Conservative MP Marilyn Gladu says she and other colleagues are forming what she calls a “mini-caucus” within the existing Tory caucus to advocate for Canadians concerned about the impacts of vaccine mandates.
She estimates between 15 to 30 fellow Conservatives, including senators, could join and imagines it could function like a parliamentary committee, which would call legal or medical experts to speak and allow the public to watch.
“We have had a few meetings, and we’re planning to keep meeting, but we haven’t officially kicked off the caucus as a caucus. We’ve just been saying that that’s sort of seeming what it is turning into,” she said in an interview Thursday evening.
Gladu, who has represented the Ontario riding of Sarnia-Lambton since 2015, says the idea came about after she and her colleagues shared concerns they were hearing from constituents, decided to invite others and kept talking.
“Look, if people are losing their jobs right now, we really need to understand, you know, how can we get to a place where there’s reasonable accommodation?” she said.
“Other places like Quebec and Ontario in the U.S., we’ve seen where people are providing rapid testing as a reasonable accommodation for people and I think that that is something that should have been considered.”
She said what format the mini-caucus will take depends on what resources they find available, adding that logistics are still being worked out.
However, she emphasized the group’s formation is “not about Erin O’Toole’s leadership.”
“It’s really hearing from our constituents and trying to figure out what we can do to bring those questions forward, get some answers, raise attention and awareness.”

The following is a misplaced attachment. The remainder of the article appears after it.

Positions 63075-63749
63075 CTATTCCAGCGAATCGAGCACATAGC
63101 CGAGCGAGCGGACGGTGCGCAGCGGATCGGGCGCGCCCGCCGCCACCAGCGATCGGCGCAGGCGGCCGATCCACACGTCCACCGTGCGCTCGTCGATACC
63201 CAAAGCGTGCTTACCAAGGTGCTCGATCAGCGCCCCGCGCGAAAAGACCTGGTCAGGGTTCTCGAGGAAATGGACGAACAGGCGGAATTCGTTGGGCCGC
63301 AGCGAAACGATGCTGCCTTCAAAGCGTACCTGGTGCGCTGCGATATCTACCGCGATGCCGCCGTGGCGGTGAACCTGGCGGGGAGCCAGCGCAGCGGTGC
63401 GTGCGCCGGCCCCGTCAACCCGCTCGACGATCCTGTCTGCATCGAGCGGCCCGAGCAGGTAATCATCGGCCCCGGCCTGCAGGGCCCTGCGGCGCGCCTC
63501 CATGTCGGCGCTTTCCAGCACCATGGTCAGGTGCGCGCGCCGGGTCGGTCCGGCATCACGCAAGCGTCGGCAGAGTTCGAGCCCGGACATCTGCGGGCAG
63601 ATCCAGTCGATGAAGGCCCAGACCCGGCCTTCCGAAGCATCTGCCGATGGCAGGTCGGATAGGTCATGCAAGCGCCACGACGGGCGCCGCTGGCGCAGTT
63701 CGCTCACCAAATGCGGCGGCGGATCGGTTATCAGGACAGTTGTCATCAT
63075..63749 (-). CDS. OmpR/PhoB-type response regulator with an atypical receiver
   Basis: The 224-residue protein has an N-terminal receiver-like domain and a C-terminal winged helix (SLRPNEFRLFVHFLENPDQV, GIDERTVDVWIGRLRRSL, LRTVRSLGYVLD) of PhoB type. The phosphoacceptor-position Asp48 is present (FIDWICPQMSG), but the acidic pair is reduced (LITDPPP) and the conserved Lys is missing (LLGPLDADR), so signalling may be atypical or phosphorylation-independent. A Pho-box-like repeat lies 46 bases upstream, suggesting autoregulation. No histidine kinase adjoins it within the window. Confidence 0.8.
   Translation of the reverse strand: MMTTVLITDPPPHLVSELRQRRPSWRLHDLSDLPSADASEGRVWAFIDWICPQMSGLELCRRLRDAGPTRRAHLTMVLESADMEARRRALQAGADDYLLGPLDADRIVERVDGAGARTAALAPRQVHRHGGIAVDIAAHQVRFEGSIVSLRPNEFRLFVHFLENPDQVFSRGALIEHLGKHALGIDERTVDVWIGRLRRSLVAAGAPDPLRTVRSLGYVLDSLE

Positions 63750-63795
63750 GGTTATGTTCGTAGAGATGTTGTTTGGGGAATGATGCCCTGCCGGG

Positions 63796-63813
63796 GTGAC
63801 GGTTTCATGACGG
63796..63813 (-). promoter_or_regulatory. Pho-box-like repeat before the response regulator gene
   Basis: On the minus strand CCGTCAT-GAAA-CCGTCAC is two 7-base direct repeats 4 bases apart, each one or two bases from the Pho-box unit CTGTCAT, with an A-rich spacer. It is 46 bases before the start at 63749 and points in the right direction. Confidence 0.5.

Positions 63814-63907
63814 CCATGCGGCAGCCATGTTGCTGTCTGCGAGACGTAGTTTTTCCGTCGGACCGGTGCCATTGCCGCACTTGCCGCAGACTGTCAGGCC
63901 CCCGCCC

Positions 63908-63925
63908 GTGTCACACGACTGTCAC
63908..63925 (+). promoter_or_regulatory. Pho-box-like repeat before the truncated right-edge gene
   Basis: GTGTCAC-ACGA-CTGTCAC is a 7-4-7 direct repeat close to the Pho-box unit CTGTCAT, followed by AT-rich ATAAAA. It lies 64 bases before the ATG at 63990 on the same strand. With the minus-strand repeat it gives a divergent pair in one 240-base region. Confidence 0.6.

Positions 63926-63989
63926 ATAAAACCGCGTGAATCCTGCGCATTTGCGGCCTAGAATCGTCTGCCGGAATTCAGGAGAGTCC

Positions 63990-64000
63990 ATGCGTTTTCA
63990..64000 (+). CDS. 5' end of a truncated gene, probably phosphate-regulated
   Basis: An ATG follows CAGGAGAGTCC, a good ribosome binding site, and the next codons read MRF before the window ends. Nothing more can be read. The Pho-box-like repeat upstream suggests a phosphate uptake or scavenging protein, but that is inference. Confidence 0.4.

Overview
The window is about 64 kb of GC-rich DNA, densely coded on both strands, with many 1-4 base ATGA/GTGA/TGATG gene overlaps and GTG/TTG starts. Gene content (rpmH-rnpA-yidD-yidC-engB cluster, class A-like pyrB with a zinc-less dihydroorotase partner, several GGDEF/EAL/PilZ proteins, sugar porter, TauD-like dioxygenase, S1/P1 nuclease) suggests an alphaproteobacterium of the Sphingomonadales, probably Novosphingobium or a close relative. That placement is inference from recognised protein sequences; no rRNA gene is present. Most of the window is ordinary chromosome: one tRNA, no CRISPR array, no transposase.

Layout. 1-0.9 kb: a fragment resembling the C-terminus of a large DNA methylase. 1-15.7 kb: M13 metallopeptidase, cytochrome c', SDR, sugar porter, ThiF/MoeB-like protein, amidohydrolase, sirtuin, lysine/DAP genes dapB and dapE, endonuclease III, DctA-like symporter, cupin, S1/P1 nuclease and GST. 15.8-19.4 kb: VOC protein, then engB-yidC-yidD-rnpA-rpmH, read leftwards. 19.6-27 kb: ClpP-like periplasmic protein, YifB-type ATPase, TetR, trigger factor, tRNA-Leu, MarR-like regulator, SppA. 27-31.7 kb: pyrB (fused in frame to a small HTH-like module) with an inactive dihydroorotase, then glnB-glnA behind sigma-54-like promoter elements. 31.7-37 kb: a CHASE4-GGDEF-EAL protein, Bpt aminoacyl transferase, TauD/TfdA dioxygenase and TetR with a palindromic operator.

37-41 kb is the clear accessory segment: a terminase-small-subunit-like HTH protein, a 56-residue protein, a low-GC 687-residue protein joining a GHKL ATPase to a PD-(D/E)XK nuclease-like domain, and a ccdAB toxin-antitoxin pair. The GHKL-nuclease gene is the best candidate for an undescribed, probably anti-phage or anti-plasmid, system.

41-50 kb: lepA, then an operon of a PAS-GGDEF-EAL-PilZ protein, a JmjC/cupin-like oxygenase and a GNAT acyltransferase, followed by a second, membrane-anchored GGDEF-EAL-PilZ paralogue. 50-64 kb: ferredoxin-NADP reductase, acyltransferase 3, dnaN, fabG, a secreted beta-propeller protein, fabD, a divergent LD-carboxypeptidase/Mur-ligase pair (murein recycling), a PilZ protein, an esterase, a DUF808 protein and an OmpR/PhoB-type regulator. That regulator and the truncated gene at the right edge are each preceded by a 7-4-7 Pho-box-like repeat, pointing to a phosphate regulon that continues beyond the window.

There’s a good chance though that it could still be perceived as a challenge to O’Toole’s leadership, given his recent federal election loss and internal divisions over what to do about vaccine mandates, including for MPs.
He has said all Conservative MPs will abide by a decision of the governing body of the House of Commons requiring anyone entering the Commons precinct to be fully vaccinated. But the party will also challenge that decision once the House resumes on Nov. 22.
The Conservatives are the only federal party that has refused to disclose the vaccination status of its MPs. All the others say their MPs are fully vaccinated, save for one Liberal MP who has a medical exemption.
The most recent analysis by The Canadian Press shows at least 81 out of 119 Conservative MPs say they are fully vaccinated against COVID-19, with a handful of others saying they won’t disclose such information because it’s private. The rest simply didn’t respond when asked directly.
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